Clare Valley; Mundus Vini

Wine Australia braces for COVID-19 export impact

April 16, 2020
By Alana House

The value of Australian wine exports continued to grow in the 12 months to March 31, 2020, but Wine Australia reports that the full COVID-19 export impact is still to come.

Wine Australia Chief Executive Officer Andreas Clark said total export value increased by 3% over the previous 12 months to $2.87 billion with a record average value for bottled exports of $7.12 per litre free on board (FOB).

Over the same period, total export volume declined by 11% to 728 million litres (81 million 9-litre case equivalents) as there is now less wine available due to lower vintages in 2018 and 2019.

Wine Australia said that although it is not yet complete “it is clear that vintage 2020 is delivering exceptional quality fruit but yields are down so we anticipate that inventories will continue to be depleted”.

The average value of Australia’s unpackaged wine exports increased by 5% to $1.26 per litre – levels not seen since late 2005. This reflects the continued demand for Australian wine even in a more competitive bulk wine market and this is flowing through to increased returns for grapegrowers in the critically important inland regions of the Riverland, Murray Valley and Riverina.

Export impact still to come

Clark warned that the COVID-19 pandemic would take a toll on exports, but due to the patterns traditionally seen in wine exports and with the situation evolving on a daily basis in major markets such as the United Kingdom and the United States it was too early to get an accurate picture.

Adelaide Hills wine

Clark said the first quarter of each calendar year was historically the quietest in terms of exports, but the slowdown was significantly steeper in the first quarter of 2020.

“We saw total export value for the quarter ended 31 March 2020 decline by 7% compared with the same quarter in the previous year, principally driven by declines in exports to mainland China. Australian export value in the month of March 2020 to China was 43% lower than March 2019 and 14% lower than the same quarter in 2019.

“It is too early to tell what the effect of the subsequent worldwide spread of the virus has had, and will have, on exports to other destinations.

“Sales data from the UK and US suggests that while cafes and restaurants have closed and sales have been lost, it’s been offset by people buying more wine for at home consumption.”

Clark said according to IRI Worldwide, wine sales in grocery and mass merchandisers in the US grew by 52% in the week ending March 21, 2020.

“There are reports that Australian wine is keeping its share amidst this growth in both the off-trade and online,” he said. “We will have to see how things go when stockpiling calms down.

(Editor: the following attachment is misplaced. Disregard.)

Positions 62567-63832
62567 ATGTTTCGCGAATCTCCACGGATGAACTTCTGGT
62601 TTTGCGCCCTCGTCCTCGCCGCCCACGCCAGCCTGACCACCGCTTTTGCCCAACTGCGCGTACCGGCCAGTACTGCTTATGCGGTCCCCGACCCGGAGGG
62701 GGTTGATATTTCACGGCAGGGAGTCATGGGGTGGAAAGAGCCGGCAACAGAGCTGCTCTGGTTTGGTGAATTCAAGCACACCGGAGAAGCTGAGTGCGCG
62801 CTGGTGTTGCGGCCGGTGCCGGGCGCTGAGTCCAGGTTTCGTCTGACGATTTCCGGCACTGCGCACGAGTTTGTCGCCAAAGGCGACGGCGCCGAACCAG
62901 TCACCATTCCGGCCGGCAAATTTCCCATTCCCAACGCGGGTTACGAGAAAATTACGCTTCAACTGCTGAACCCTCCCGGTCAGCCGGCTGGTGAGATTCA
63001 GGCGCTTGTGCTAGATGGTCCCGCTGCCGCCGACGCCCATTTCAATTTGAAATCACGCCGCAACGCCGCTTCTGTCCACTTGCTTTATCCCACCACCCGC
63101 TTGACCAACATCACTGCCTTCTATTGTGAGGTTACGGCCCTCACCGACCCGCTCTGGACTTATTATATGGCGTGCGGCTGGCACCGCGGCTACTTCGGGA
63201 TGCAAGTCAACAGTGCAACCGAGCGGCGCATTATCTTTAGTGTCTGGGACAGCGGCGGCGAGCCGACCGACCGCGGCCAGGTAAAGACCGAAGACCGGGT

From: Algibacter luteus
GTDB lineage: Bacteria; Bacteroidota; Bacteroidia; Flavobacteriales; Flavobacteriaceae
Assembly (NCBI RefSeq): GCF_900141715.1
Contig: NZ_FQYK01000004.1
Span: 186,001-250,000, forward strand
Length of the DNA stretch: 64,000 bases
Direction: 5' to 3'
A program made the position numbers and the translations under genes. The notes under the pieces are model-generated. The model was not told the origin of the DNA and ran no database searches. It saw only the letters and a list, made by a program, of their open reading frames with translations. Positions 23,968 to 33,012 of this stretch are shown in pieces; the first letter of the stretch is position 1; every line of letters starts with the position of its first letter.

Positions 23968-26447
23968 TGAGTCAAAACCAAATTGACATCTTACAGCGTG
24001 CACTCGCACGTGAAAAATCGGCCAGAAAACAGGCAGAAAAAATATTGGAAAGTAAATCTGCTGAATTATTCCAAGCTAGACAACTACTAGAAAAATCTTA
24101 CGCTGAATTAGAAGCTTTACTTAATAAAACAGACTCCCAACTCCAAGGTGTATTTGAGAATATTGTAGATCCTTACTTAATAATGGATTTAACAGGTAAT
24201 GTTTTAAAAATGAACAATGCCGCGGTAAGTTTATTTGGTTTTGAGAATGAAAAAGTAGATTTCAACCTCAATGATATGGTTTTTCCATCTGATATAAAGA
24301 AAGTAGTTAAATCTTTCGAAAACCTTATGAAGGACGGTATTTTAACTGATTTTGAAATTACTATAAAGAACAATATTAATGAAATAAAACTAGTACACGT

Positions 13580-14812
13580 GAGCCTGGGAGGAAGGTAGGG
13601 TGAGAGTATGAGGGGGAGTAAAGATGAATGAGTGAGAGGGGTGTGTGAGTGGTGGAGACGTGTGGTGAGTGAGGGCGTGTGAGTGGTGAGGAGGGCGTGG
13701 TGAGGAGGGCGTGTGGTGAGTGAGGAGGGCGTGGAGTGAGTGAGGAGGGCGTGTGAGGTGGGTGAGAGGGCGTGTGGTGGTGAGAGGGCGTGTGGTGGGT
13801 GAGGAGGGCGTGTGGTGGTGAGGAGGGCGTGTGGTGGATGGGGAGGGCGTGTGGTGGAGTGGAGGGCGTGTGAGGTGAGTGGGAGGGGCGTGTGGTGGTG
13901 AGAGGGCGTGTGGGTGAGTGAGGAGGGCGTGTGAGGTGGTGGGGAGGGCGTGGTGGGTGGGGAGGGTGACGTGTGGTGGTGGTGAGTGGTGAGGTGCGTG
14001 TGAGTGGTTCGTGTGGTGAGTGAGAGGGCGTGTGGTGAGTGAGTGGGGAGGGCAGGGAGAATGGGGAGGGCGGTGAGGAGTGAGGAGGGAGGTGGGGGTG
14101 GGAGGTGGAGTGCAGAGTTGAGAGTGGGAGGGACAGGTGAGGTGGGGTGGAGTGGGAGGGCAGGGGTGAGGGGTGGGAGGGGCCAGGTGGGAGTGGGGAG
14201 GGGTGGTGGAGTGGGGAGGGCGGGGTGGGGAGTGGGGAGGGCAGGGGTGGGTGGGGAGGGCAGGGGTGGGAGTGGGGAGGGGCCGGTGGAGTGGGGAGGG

“The UK and Australia went through similar surges and then calmed down. It remains to be seen if wine sales through off-licence and online balance out the decline in on-premise sales.”

Clark said that, on the upside, Australia remained well positioned in China.

The latest wine import figures from Global Trade Atlas, for the year ended February 2020, show total wine imports to China decreased by 17% in value (USD) and 14% in volume. This decline was driven by French bottled imports, down by 39% in value. Australia’s bottled imports increased by 11% in value and Australia was the only source country not to experience a decline in bottled wine value.

Packaged and unpackaged wine

Glass bottle exports increased by 7% in value to $2.37 billion and decreased by 7% in volume to 332 million litres (37 million 9-litre case equivalents). This translated to a 14% increase in the average value of bottled exports to $7.12 per litre FOB, a record value. This rise in average value is due to an increase in exports at the premium end of the price spectrum.

Unpackaged wine exports decreased by 9% in value to $490 million and 14% in volume to 388 million litres (43 million 9-litre case equivalents). Due to the volume decline outpacing the value decline, the average value of unpackaged wine exports increased by 5% to $1.26 per litre FOB.

Price segments – over $50 exports boom

In the year ended March 2020, the largest decrease in value was seen at price segments below $5 per litre FOB. On the other hand, exports above $10 per litre FOB increased by 22% to $1.08 billion, with the $50 to $99.99 segment being the key driver of this value growth.

Asia continues to be biggest source of growth

In the past 12 months, Australian exporters have shipped wine to 119 destinations. Northeast and Southeast Asia continue to be the source of growth for Australian exports, increasing in value by 11 and 19% respectively.

All other regions declined.

The top five destinations by value were:

  1. Mainland China, up 15% to $1.15 billion
  2. United States, down 2% to $416 million
  3. United Kingdom, down 10% to $347 million
  4. Canada, down 13% to $179 million
  5. Singapore, up 20% to $103 million

The top five destinations by volume were:

  1. United Kingdom, down 9% to 219 million litres
  2. United States of America, down 11% to 136 million litres
  3. Mainland China, down 11% to 130 million litres
  4. Canada, down 26% to 52 million litres, and
  5. New Zealand, down 8% to 30 million litres.
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